Writing for the Web

Content Writing and the challenges online


Writing for the web requires a new approach to content. The visitor is in the driver’s seat so the page should be designed as a user-driven experience. You want the visitor to complete a task and for high level pages do it fairly quickly so clean content writing and navigation is important. For product and service pages the parameters change slightly.

Remember if it is not easy for the visitor to understand and navigation they will drop off the site and search elsewhere.


  1.  People read approximately 25% slower online.
  2. Reading from a screen is tiring on the eyes and screen resolution varies widely depending on the device being used.
  3. People scan info until they see something that holds their eye.
  4. The digital generation tends to skip words and content until the zone in on a reference point, usually an image or a heading.
  5. Older generation will read more carefully and follow a more structure path down a page.
  6. This is almost always top left to right – Middle Left and then down the page.
  7. There is a priority of message on a page. Top priority top of page low priority bottom of page.
  8. There is a priority on the sequence of CTA’s left column get read first then across to the right.
  9. Mobile design has resulted in a global placeholder for experienced users. This is often a login icon, search, or contact number.

High Level Pages

Create scannable pages for the first time visit by using some of the following techniques

  • Write with a clear purpose for the page and use meaningful sub-headings
  • Remember your persona’s and who you are writing this for
  • Avoid wishy-washy words like some, sort of, etc
  • Be concise
  • Use bulleted lists
  • Keep your structure simple and provide one idea per paragraph
  • State what the page is about in the first paragraph to allow for keyword placement
  • Close with a reference back to the main page topic
  • Write in a personal manner, present tense, plain English
  • Avoid TLA’s and jargon (three letter acronyms)
  • Use emotional CTA’s with active verbs

Provide Conversion Points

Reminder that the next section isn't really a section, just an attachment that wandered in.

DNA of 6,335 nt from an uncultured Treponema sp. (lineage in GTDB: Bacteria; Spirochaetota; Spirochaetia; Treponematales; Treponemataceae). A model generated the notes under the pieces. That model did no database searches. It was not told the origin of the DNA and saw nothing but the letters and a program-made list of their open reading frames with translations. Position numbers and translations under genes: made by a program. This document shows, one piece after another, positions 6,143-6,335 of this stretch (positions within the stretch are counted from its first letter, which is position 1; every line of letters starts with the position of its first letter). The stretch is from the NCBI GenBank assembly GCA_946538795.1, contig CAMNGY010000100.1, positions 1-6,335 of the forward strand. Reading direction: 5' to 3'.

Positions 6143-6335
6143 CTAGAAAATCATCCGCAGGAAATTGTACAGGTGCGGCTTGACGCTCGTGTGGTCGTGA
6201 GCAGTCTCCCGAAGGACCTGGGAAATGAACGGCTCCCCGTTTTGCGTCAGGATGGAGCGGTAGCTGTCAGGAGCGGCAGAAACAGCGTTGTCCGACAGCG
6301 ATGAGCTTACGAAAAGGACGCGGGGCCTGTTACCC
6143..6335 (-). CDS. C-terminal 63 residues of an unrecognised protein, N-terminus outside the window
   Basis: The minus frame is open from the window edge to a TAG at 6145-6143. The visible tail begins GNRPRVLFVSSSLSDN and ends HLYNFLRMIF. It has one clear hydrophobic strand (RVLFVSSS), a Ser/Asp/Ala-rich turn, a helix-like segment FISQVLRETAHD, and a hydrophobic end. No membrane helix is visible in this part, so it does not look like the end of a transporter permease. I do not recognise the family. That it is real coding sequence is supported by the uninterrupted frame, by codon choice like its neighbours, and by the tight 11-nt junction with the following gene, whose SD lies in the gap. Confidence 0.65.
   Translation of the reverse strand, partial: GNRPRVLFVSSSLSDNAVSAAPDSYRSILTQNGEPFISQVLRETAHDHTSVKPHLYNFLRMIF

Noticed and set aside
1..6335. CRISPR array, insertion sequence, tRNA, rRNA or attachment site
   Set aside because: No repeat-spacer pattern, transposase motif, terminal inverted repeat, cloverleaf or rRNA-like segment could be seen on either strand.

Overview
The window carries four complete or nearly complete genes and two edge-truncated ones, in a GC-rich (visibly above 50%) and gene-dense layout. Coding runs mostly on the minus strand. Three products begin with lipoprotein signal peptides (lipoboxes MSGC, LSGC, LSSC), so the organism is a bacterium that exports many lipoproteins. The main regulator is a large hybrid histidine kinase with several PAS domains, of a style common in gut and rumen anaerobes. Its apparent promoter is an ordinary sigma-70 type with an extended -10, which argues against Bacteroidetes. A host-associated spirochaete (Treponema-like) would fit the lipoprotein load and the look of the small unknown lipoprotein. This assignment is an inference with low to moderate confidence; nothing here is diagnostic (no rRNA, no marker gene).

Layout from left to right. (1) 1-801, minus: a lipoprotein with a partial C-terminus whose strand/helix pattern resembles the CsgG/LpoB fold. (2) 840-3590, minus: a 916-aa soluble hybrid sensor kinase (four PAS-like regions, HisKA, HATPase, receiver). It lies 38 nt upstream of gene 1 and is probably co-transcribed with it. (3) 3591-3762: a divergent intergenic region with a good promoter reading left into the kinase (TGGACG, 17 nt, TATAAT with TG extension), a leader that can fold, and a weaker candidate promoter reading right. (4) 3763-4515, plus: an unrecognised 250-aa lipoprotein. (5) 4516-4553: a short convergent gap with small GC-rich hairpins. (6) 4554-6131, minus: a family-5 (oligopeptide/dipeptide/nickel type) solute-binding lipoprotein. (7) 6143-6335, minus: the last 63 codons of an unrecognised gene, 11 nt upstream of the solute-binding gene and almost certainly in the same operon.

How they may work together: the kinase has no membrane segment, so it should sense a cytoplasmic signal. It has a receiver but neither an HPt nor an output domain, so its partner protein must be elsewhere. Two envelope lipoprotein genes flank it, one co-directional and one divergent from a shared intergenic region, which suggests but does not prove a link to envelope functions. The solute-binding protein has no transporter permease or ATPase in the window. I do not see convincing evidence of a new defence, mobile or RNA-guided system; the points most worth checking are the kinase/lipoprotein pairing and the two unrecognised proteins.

• Create clear Headings and Buttons
  • Follow your style guide carefully to build patterning for easy recognition
  • Use page elements well. These provide creative anchors on a page
    •     Quotation Marks
    •     Box Quotes
    •     Tabs
    •     Accordions
  • Provide a next step at the end of your content. This can also be a footer page feature in a section
  • Use site links in your text
  • Provide conversion points that support the section content
  • Do not distract the user with unrelated CTA’s

Articles Pages

These are pages on the site that deliver more detailed content once a person has travelled down the path you have laid out for them. On these pages we can deliver more content and more substance because the user is now ready to absorb more information. They have slowed down.

We have an opportunity here to also accommodate Google’s search algorithm properly with highly optimized content.

We want to pay particular attention to the following;

  • Page title
  • Meta description
  • Headings 1, 2, 3…
  • Keyword Use
  • Keyword Density
  • Long-tail terms
  • Related content
  • Photography
  • Page length – 350 word minimum
  • Tags
  • Alternate media like Video

We also want to make sure the page is very readable and is appropriate on a phone. With this in mind keep an eye on how your content will stack properly for these smaller devices.

Other considerations for your content;

  1. Be topical and bring in local references
  2. Use seasonal trends to your advantage
  3. Think about parallel inferences for your users. What else are they involved in?
  4. Write to an emotion and make sure you are providing an emotional anchor in your calls to action

Things to watch out for

Keep in mind that we want to keep the user engaged and entertained without getting messy with the design.

  • Use appropriate images that matches your site design
  • Avoid conflicts in colour – follow the style guide
  • Avoid italics and difficult to read font styles (serif fonts)
  • There is no good writing only good rewriting, so don’t try and write a perfect page the first time out. Write your draft and then go back and edit at a later time.
  • Don’t rely on others to provide strong content. Have them provide the drafts so you can optimize to pages for SEO and for distribution.
  • Don’t write for one audience. Mix it up and make sure you have several categories to write for.
  • Don’t wing it – set up a schedule to write your content.
  • Don’t be random. Publish often and keep up a steady pace for at least 3 months.
  • Don’t ignore old content – go back and update old blogs or pages.

If you write well for your website and take ownership of the task you begin to create a body of work that can be reused and repurposed. As your articles and pages grow in number you move towards a position of authority online. More content is available for general search terms and from reference in social media. This creates inbound link opportunities that support the overall health and success of your presence online.

This also creates an archive for your company or organization and this provides a source of leads as the content is always indexed by the search engines. The quote “Content is King” is ringing true as Content Marketing becomes a more important aspect of your online strategy for success.